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What is the Accessory Nerve?

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  • Written By: H. Colledge
  • Edited By: Heather Bailey
  • Last Modified Date: 12 November 2017
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    Conjecture Corporation
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The accessory nerve is the eleventh of what are known as the cranial nerves and is divided into a main part, known as the spinal accessory nerve, and a lesser part which is referred to as the cranial portion. Twelve pairs of cranial nerves arise from the tissue of the brain and travel out of the skull carrying information concerning the senses, muscles and glands. The spinal parts of the accessory nerves travel to the neck and shoulder area, where they supply muscles known as sternocleidomastoid and trapezius. Spinal accessory nerve damage leads to these muscles becoming weak or paralyzed, causing pain and loss of function.

Sternocleidomastoid acts to bend the neck, and tilts and rotates the head, while trapezius lifts the shoulder and pulls the head back. Spinal accessory nerve injury can produce different symptoms depending on which section of the nerve is damaged, but problems relating to trapezius are more noticeable because other muscles apart from sternocleidomastoid are involved in neck flexion and head rotation. Loss of normal trapezius function causes shoulder pain, which can extend to the upper back, neck and arm. Typically, the shoulder becomes weak and sometimes droops, it is difficult to raise the arm, and the shoulder blade may stick out.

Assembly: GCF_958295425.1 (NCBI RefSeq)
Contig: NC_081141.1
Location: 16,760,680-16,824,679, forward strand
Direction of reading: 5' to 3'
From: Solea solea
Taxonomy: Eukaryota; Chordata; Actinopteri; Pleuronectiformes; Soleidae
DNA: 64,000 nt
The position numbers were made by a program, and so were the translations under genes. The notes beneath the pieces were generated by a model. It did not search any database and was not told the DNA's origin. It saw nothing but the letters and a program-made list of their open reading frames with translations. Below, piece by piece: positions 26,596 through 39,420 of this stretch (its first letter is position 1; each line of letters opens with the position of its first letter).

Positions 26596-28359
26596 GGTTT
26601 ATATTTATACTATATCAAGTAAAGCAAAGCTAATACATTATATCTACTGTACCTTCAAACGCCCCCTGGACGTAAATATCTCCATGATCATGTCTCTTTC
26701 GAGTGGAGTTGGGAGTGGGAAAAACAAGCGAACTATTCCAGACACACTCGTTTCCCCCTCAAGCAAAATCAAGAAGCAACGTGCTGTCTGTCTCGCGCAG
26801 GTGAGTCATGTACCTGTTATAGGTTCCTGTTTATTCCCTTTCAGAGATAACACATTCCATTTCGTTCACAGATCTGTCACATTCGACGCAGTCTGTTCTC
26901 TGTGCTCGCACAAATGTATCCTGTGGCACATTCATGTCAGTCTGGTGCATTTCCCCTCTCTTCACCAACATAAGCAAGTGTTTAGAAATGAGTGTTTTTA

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In cases of accessory nerve damage where the trapezius muscle no longer functions, the site of the injury is usually an area, through which the nerve passes, known as the posterior triangle of the neck. This area lies behind the sternocleidomastoid, which is the diagonal strap of muscle running down from the ear to the inner end of the collar bone. The posterior triangle is often affected by surgical procedures such as removal of lymph nodes in the neck, and this type of operation is a common cause of accessory nerve injury. Other causes include stabbing or gunshot injuries, and pressure, which could be the result of a heavy blow, whiplash, or even an overenthusiastic neck massage.

Treatment of accessory nerve damage affecting the trapezius muscle is important, because the pain and loss of normal shoulder function can have a great effect on a person's everyday life. If the accessory nerve is injured during a surgical operation, then ideally it can be repaired as part of the same procedure. In cases where the damage is discovered later, the outlook is better if a repair is made within three months of the original injury.

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